Their production is very small—only 5,000 cases per year, as of 2019.
About the Brand
from: Japanshow map
- Small brewery, run by husband and wife team
- Tiny production, wonderful finesse
Hakuto Brewery Information
The Hakuto Brewery is located on the tip of the Noto Peninsula of Ishikawa prefecture in the small, artisanal town of Wajima. Despite its remote location, Wajima is well-known in Japan because it is a prized center for “nuri,” Japanese lacquerware. Hand-crafted, detailed, and beautiful, “Wajima-nuri,” is a cherished art form in Japan.
Founded in 1722 and now managed by the 9th generation of the Hakuto family, the Hakuto Brewery embodies the spirit of craftsmanship and elegance as their neighboring artisans. The brewery is a family-run business in the most complete sense. The husband and wife team of Yoichi and Akiko Hakuto met at the Tokyo University of Agriculture Brewing Institute. Yoichi attended Tokyo “Nodai” so he could take over his family’s business as the 9th generation owner. Akiko went to study sake making because of her love of sake. Today, they brew sake together, manage and promote it together. Entering the brewery, their store is often attended by other family members. Their home is connected, as well.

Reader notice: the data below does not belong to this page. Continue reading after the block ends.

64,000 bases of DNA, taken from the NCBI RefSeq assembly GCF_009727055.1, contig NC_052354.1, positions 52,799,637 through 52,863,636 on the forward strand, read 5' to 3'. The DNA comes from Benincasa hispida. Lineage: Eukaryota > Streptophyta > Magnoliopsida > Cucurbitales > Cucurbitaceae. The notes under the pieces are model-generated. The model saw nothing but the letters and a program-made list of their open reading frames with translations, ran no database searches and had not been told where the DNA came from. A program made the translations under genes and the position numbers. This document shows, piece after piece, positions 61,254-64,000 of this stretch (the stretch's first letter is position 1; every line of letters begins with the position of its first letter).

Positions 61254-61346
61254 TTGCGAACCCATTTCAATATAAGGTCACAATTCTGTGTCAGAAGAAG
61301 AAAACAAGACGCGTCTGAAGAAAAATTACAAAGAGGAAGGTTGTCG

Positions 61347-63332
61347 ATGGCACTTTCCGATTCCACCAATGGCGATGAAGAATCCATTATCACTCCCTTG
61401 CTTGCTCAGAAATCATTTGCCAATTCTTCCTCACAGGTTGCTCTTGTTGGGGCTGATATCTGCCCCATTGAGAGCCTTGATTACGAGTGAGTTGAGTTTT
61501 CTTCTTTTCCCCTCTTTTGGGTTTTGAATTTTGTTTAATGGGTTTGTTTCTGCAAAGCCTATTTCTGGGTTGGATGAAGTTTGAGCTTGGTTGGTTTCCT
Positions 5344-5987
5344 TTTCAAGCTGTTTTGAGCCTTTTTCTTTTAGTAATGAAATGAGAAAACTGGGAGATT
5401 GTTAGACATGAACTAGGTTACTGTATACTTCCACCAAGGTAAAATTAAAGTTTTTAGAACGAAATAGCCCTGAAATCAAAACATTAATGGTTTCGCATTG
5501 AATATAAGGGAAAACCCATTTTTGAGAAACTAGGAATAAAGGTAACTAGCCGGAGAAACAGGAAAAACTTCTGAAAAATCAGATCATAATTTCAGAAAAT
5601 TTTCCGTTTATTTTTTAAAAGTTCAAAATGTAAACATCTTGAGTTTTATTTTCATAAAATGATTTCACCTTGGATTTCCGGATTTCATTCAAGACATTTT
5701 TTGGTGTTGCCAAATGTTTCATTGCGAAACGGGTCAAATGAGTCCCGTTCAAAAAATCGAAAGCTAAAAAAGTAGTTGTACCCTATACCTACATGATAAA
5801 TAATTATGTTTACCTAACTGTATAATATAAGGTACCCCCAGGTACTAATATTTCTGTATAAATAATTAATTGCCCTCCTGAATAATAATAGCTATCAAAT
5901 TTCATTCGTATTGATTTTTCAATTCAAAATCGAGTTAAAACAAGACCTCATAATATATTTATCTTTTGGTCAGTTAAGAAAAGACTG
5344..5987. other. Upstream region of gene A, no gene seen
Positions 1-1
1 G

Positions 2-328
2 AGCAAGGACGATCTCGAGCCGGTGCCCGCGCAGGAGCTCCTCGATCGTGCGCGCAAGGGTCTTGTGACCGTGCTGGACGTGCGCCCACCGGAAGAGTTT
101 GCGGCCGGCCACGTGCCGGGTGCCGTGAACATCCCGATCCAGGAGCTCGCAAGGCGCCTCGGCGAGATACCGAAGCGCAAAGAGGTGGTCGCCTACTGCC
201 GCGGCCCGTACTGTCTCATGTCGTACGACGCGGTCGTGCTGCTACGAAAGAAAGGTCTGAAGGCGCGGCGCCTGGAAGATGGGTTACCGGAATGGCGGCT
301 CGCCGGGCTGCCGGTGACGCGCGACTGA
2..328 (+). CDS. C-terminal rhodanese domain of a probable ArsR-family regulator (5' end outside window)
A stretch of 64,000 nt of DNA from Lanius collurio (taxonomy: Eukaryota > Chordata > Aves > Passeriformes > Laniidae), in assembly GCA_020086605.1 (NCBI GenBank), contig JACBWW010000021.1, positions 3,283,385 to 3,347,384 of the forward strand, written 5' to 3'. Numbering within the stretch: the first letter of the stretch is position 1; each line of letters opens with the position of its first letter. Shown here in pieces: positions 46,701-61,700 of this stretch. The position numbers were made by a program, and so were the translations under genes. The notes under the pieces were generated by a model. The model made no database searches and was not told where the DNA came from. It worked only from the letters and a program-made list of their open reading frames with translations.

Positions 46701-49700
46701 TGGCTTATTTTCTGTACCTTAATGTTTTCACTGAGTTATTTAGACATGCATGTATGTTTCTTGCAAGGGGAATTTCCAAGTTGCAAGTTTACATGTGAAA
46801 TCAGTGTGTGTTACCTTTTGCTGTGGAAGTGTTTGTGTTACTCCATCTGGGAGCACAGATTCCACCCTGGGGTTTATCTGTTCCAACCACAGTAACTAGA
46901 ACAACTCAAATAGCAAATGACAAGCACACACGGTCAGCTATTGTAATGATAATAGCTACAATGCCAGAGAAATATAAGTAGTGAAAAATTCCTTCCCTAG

Ishikawa prefecture has an important place in the sake world. It is known for rich and gamey “yamahai” method sakes. It is also known for clean and fruity ginjo style sakes. With its neighbors, Fukui and Toyama, Ishikawa makes up the Hokuriku district. Together, these three prefectures are known for the contrasting styles of earthy yamahai and clean ginjo.
Hakuto embodies a clean, delicate, and elegant style. It is layered, graceful, and sophisticated. While there are differences between their sakes, Hakuto generally expresses a sweet, toasted rice flavor and aroma. As the brewery says, their sake has a soft umami balanced by slight acidity. These balancing elements make Hakuto wonderful with food or on its own. Hakuto is a pretty sake, perfect for wine drinkers who like sophisticated, medium to high acidity wines.
The Noto Peninsula, in addition to being famous for the town of Wajima, is also known for its wonderful fish. Because Noto is the tip of Ishikawa on the Japan Sea, the area has a wide range of fresh, seasonal fish. Most notable are crab in the spring, abalone in the summer, “fugu,” or blow fish, squid, and other fish which are great for sushi and sashimi. Along with Sado in Niigata, Noto is registered as a world agricultural heritage site for its fish.
To start, we are introducing Hakuto Tokubetsu Junmai, which embodies their house style.